Rule 12(b)(2) provides that a court must dismiss a complaint if the plaintiff fails to establish that the court has personal jurisdiction over the parties. Fed.R.Civ.P. 12(b)(2). The plaintiff bears the burden of proof and, because jurisdictional questions are "inherently a matter which requires resolution of factual issues outside the pleadings, " a plaintiff may not rely on bare allegations. Miller Yacht Sales, Inc. v. Smith, 384 F.3d 93, 101, n. 6 (Sept. 20, 2004). As such, a party must produce evidence, in the form of "sworn affidavits or other competent evidence, " which establishes personal jurisdiction by a preponderance of the evidence. Id. "However, when the court does not hold an evidentiary hearing on the motion to dismiss, the plaintiff need only establish a prima facie case of personal jurisdiction and the plaintiff is entitled to have its allegations taken as true and all factual disputes drawn in its favor." Miller Yacht Sales, Inc. v. Smith, 384 F.3d 93, 97 (3d Cir. 2004).

DISCUSSION

Pennsylvania has adopted a long arm jurisdiction statute, so courts in this state may exercise jurisdiction to the fullest extent allowed by the Due Process Clause of the Fifth Amendment. Gary v. F.T.C., 526 Fed.App'x 146, 149-50 (3d Cir. 2013); 42 Pa. Cons. Stat. Ann. ยง 5322(b). To establish personal jurisdiction, a defendant must have "sufficient minimum contacts" such that exercising jurisdiction comports with "fair play and substantial justice." Mellon Bank (East) PSFS, Nat. Ass'n v. Farino, 960 F.2d 1217, 1222 (3d Cir. 1992) (quoting Burger King Corp. v. Rudzewicz, 471 U.S. 462, 476 (1985)). A defendant has minimum contacts with a forum if the defendant "purposefully availed itself of the privilege of conducting activities within the forum, " or "purposefully directed its activities at the forum." O'Connor v. Sandy Lane Hotel Co., Ltd., 496 F.3d 312, 317 (3d Cir. 2007) ("purposefully availed"); D'Jamoos ex rel. Estate of Weingeroff v. Pilatus Aircraft Ltd., 566 F.3d 94, 102 (3d Cir. 2009) ("purposefully directed") (quoting Burger King v. Rudzewicz, 471 U.S. 462, 472 (1985)). "When a defendant raises the defense of the court's lack of personal jurisdiction, the burden falls upon the plaintiff to come forward with sufficient facts to establish that jurisdiction is proper." Farino, 960 F.2d at 1223. "However, when the court does not hold an evidentiary hearing on the motion to dismiss, the plaintiff need only establish a prima facie case of personal jurisdiction and the plaintiff is entitled to have its allegations taken as true and all factual disputes drawn in its favor." Miller Yacht Sales, Inc. v. Smith, 384 F.3d 93, 97 (3d Cir. 2004).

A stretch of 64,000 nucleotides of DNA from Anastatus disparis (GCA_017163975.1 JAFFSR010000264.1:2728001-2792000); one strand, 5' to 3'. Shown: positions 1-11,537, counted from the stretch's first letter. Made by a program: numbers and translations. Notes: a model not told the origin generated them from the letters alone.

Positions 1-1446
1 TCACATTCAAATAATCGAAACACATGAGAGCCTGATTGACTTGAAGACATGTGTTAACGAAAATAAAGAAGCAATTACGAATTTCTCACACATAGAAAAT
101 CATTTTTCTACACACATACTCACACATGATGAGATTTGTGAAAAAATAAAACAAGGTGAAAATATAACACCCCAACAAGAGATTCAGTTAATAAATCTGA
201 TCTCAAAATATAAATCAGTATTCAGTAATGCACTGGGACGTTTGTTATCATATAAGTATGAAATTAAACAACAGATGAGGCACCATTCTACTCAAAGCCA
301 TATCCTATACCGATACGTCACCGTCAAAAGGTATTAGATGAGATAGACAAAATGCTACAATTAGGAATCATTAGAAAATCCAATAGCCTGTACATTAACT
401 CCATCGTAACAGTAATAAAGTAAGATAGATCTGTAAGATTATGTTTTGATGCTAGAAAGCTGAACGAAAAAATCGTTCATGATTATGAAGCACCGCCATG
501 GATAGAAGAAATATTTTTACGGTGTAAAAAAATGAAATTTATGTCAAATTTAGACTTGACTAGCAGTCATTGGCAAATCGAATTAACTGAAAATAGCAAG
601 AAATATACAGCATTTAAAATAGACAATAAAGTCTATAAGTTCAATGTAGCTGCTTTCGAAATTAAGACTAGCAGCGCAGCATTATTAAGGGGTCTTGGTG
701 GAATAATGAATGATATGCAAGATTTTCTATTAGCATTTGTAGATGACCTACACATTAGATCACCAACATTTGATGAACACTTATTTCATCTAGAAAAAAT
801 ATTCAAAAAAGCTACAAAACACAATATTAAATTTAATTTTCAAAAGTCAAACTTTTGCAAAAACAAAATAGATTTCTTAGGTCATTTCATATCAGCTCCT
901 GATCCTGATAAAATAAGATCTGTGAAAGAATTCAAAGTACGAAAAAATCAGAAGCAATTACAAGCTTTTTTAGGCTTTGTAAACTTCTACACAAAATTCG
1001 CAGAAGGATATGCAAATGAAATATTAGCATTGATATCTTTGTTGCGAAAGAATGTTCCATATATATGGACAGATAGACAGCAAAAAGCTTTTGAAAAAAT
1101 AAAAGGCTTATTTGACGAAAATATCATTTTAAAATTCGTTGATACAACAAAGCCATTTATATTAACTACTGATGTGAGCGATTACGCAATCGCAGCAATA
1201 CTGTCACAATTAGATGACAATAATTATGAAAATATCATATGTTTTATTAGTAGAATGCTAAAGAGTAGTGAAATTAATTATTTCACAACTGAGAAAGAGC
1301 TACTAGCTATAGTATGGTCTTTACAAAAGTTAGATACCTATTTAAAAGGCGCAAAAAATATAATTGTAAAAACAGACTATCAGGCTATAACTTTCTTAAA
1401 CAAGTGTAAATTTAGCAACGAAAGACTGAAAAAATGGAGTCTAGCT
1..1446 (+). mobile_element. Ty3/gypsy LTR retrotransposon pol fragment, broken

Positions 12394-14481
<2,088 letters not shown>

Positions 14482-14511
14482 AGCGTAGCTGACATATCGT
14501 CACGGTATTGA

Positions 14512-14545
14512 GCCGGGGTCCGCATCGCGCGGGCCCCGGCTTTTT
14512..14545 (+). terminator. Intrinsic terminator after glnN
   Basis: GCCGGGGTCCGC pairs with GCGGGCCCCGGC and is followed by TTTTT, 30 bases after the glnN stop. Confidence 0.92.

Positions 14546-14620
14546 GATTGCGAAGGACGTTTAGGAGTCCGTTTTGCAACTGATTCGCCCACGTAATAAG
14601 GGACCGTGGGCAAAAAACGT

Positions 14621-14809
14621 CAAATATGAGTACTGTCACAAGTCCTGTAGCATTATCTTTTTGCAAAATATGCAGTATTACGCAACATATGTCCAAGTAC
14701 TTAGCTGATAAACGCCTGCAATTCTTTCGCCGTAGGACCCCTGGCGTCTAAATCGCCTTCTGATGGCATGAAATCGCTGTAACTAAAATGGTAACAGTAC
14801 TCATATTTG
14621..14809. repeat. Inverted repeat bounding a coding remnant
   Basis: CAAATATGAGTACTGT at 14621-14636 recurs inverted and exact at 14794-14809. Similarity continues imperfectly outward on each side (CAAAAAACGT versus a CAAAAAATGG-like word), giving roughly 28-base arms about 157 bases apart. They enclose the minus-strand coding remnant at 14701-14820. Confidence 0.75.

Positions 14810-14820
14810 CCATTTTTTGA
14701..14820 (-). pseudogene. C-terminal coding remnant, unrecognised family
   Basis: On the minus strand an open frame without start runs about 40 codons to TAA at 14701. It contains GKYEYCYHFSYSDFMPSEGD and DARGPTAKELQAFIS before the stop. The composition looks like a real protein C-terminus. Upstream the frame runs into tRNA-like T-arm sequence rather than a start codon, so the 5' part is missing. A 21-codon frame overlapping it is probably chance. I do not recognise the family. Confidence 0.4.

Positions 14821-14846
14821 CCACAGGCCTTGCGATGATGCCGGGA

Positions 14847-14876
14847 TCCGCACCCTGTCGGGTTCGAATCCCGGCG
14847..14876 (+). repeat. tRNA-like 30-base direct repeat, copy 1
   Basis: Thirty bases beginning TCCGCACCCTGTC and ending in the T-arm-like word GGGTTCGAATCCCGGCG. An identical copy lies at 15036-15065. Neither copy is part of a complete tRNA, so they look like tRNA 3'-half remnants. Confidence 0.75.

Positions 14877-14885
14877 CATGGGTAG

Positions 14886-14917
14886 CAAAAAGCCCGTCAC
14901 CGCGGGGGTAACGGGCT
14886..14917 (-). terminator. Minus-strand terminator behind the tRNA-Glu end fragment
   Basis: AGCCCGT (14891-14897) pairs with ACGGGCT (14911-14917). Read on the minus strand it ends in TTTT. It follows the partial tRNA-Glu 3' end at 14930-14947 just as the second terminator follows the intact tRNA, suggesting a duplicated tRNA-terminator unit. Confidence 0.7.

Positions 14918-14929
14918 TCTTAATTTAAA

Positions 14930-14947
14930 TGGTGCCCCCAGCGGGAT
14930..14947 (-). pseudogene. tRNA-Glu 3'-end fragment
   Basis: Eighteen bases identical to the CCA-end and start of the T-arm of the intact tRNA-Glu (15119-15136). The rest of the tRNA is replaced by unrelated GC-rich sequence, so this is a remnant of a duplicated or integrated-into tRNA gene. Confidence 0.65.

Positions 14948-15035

Here, plaintiffs raise a number of contacts that they argue establish minimum contacts. First plaintiffs explain that defendant Scorsese has done business with two Pennsylvania corporations for at least several years. (Doc. No. 9 (Response in Opposition)) They further allege that defendant appropriated materials from these Pennsylvania corporations and that "[e]verything related to JumpView and Campus Life - the entities at issue - is in Pennsylvania, including the operating agreements that provide that Pennsylvania law and Pennsylvania tribunals govern, the entities' bank accounts, and the headquarters and principal place of business." (Doc. No. 9 (Response in Opposition)) These allegations certainly go to show plaintiffs' ties to the forum state, but are not probative of whether defendant reached out or purposefully availed herself of this forum. Nothing indicates that defendant was aware that plaintiffs were Pennsylvania corporations or that they were located in Pennsylvania. The record indicates that filming was done in New Jersey, and defendant has stated in a sworn affidavit that she has not been to Pennsylvania in over seven years. Farino, 960 F.2d at 1226 (physical contact "figures into analysis" but is not necessary); (Doc. No. 4, at 6 (Am. Compl.)) (filming occurred at Fairleigh Dickinson University).